We talked about moments in our lives when we said “no”, when we defied whatever person or system, be it our parents, our friends, our schools, our religions, and refused to go along with something anymore. We talked about “yes” moments, when we opened up and embraced some moment, some instance, some part of our identity. At that moment, I couldn’t think of any “no” moments I strongly identified with. I usually reframe those moments as “yes” moments, because those feel so much more empowering and add a lot more to my life. I thought about asexuality. I thought about the conversation my friend and I had about asexuality, that I wrote about previously. It was the first time I had had a conversation about asexuality with another ace person. I remembered what it felt like, the teetering-on-edge feeling, knowing this was something incredibly new that I hadn’t really thought I’d actually experience. I had never expected to actually talk with an ace person in real life about asexuality, and I definitely had not expected it to be with a friend I’d known for over a year and who I’d never known was ace until recently (She now identifies as demisexual. At that time, she identifed as ace). That moment. That moment was definitely an important “yes” moment for me.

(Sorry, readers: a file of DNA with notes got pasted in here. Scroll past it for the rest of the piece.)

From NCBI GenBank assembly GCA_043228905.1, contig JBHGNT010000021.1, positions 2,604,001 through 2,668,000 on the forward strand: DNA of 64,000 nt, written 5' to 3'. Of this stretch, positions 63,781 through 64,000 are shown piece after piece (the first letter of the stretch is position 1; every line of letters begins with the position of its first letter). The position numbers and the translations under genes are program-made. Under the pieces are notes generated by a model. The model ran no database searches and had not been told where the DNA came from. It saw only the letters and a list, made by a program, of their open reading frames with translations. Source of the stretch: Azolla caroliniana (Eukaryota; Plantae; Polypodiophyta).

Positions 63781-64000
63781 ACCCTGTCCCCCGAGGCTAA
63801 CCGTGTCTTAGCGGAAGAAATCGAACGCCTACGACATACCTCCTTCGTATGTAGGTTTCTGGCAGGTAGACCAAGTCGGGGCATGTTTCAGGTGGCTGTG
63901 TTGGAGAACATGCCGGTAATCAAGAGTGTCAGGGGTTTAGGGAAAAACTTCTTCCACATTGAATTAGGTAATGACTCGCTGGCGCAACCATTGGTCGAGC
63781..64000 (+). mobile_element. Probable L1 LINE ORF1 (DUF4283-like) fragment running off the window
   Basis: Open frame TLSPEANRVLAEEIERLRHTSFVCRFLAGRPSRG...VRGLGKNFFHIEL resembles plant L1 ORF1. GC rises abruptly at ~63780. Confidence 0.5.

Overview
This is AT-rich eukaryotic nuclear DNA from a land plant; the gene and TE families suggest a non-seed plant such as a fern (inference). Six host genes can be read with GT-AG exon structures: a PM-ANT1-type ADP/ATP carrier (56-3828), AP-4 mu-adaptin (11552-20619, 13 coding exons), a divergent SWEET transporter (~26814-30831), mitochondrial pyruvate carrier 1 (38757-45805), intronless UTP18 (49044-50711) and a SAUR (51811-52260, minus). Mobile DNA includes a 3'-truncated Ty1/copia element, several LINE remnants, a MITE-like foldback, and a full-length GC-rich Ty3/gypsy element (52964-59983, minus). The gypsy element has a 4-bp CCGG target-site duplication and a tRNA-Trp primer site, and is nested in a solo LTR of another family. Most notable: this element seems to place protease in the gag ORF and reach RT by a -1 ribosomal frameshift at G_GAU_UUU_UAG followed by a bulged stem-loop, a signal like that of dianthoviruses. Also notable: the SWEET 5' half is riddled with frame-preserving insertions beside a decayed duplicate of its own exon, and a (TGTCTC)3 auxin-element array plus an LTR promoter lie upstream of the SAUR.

Then we split up into groups to put in 1-minute theatre pieces of those moments, using two other people to help us stage how we wanted to present that moment. I stood in the middle, with the two people standing on either side of me on the other side of the stage.  I began speaking, “I’m asexual. You’re asexual. I know you know I’m asexual. You know I know you’re asexual. That we both know we’re asexual and we exist makes me so happy!” As I spoke the two people moved closer and closer to me until we were holding hands, jumping up and down in excitement, and we screamed the last line in unison, “I do believe in fairies, I do, I do!”

I had been wanting to scream that last line for a while. I had wanted to scream it out loud when my friend told me another friend of hers had completely invalidated her identity. I had wanted to scream it later that night in my room as I sat there, crying, not knowing what else to do. The last time I had told a group of people I was ace, their response was to say and do nothing. They ignored it. In the workshop, we didn’t talk about what was the exact experiences or circumstances surrounding each piece, but when Tim talked about my piece, he talked about how those sentences, “You exist, I exist” were powerful, explosive statements, and that’s how they should be.